BHP shares rose 7.4% Tuesday following the announcement of an 88% jump in underlying earnings to $ 17.1 billion and a 151% jump in dividends per share to $ 3.01.
The jump in share price appears to be a response to strong financial results, as well as news that the group would switch its main listing from London to Sydney and merge its oil business with Woodside to create a top 10. independent energy companies of the world, effectively. signaling BHP’s exit from oil and gas to cleaner products.
In what was hailed as the company’s most radical announcement list in nearly a decade, BHP also announced a $ 5.7 billion investment in the Jansen potash mine in Saskatchewan, Canada.
The decision was influenced by rising potash prices, driven by demand from the agricultural sector. Potash prices have risen between 150% and 180% over the last year, depending on the grade, a trend that is likely to benefit in the future from megatrends such as increasing populations, changing diets and intensifying food production. farming.
BHP and Woodside plan to merge their respective oil and gas portfolios, subject to due diligence, and if successful, the expanded group would be owned 52% and 48% by existing Woodside and BHP shareholders, and would continue to be listed on the Australian Stock Exchange.
“The Jansen project offers an important high-yield growth option in the world’s best potash basin and an attractive investment jurisdiction,” BHP says in its 2021 results announcement.
It appears that BHP has heeded some of the advice from activist investor Elliott Advisors, who has been urging BHP since 2017 to unify its stock listings and take other necessary steps to unlock $ 22 billion (R325 billion) in value and improve returns on capital.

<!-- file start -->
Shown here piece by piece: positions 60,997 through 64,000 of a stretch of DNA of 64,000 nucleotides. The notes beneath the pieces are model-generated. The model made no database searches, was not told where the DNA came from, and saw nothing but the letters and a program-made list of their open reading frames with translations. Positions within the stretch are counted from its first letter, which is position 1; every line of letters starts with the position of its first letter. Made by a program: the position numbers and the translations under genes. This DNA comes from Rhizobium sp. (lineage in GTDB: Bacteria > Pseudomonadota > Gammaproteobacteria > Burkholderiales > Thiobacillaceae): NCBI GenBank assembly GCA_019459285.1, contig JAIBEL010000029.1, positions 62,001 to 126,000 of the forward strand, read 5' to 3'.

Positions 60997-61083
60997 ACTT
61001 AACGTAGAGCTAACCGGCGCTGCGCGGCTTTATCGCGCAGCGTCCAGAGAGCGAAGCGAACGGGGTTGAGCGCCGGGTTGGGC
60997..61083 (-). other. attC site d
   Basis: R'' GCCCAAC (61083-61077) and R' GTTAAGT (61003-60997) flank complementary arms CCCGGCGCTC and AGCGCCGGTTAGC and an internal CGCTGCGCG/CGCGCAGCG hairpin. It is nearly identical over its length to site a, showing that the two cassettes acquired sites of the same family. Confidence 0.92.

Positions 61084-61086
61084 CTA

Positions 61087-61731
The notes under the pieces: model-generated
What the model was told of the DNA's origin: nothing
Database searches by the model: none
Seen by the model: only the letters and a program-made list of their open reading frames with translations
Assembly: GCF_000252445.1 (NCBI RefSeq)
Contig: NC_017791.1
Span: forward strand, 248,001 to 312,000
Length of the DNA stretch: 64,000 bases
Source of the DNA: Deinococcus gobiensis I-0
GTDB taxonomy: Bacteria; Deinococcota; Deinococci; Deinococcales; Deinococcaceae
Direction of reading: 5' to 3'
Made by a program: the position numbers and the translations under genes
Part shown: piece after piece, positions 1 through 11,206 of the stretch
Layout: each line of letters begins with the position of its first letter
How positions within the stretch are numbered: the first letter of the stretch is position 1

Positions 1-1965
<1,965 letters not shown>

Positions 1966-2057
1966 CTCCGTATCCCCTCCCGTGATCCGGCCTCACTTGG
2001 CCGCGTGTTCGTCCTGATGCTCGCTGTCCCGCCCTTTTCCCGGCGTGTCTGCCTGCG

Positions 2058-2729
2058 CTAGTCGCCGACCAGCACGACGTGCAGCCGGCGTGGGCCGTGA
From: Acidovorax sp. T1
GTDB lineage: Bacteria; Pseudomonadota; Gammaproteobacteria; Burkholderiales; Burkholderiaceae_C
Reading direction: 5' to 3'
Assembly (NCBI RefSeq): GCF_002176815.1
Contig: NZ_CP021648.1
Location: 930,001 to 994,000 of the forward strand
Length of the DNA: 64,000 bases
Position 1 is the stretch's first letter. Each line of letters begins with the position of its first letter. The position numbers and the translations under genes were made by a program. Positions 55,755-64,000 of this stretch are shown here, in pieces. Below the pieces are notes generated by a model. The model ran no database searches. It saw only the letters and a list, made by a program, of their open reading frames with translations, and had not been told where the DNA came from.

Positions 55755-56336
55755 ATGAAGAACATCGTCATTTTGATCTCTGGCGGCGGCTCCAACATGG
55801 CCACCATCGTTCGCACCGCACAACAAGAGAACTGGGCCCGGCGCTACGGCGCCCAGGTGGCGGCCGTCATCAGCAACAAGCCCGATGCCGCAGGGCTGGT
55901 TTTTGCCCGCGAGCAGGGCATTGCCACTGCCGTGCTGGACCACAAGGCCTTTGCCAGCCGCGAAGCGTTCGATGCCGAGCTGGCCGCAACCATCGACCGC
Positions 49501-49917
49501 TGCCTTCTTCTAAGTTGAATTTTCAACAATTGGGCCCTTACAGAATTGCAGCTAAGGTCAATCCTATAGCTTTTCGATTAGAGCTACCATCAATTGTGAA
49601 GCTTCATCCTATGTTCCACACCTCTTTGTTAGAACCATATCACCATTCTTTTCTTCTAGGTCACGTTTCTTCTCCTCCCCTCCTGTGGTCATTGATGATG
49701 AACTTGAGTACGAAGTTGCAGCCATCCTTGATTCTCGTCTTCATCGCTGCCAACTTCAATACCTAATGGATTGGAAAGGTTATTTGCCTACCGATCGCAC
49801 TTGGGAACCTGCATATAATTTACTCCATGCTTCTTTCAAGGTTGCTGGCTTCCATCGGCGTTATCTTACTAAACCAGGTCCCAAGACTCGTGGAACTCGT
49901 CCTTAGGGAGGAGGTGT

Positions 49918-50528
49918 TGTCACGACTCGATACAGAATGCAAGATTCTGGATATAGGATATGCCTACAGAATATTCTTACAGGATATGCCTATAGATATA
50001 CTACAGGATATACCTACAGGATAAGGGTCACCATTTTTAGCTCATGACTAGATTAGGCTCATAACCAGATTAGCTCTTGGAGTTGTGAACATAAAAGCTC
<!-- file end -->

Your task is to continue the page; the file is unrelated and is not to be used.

Elliott’s recommended first step was to unify BHP’s dual-listed company structure into a single Australian-based, tax-resident listed company.
Elliott also recommended separating from BHP’s US oil business and listing it on the New York Stock Exchange. The continued inclusion of this in the portfolio obscured the true value of the group.
South32’s spin-off from BHP in 2015 was a step in the right direction, according to Elliott, but the inefficiencies of maintaining a double listing in London and Australia prevented the group from offering optimal shareholder value.
BHP London shares are traditionally traded at a discount to Sydney listed shares due to lower dividend taxes in Australia.
The unification proposal must be approved by 75% of shareholders, which should be easily accomplished given the already visible value unlock taking place this week.
The Financial Times reports that existing listing rules in London mean that BHP will be removed from the stock market’s first-class index, and that will cause many UK shareholders to sell.
BHP CEO Mike Henry told analysts that the costs of unifying the group’s share prices had been lowered following the resolution of a tax dispute in Australia.
The one-time costs of unification are likely to be $ 400 to $ 500 million.
Copper production fell 5% to 1,636 kt (thousands of tons), largely due to Covid-related lockdowns in Chile. Total iron ore production increased by 2% to 254 Mt (million tonnes). Production of between 249 and 259 Mt is expected in fiscal 2022. Coal production for the year was down 1% to 41 Mt.
Iron ore’s contribution to Ebitda (earnings before interest, taxes, depreciation and amortization) was $ 26.3 billion for the year through June, fattened by an Ebitda margin of 77%. Copper contributed $ 8.5 billion, followed by oil ($ 2.3 billion) and metallurgical coal ($ 593 million).
The group reported a record dividend payment of $ 15 billion for the year, the latest in a string of extraordinary gains announced by miners in recent months. The company used the cash inflow to pay off debt by 66% to $ 4.1 billion.
If shareholders approve the unification of the group’s stock listings in Australia, this is likely to take place in the first half of 2022, with the proposed merger of its oil business with Woodside to follow.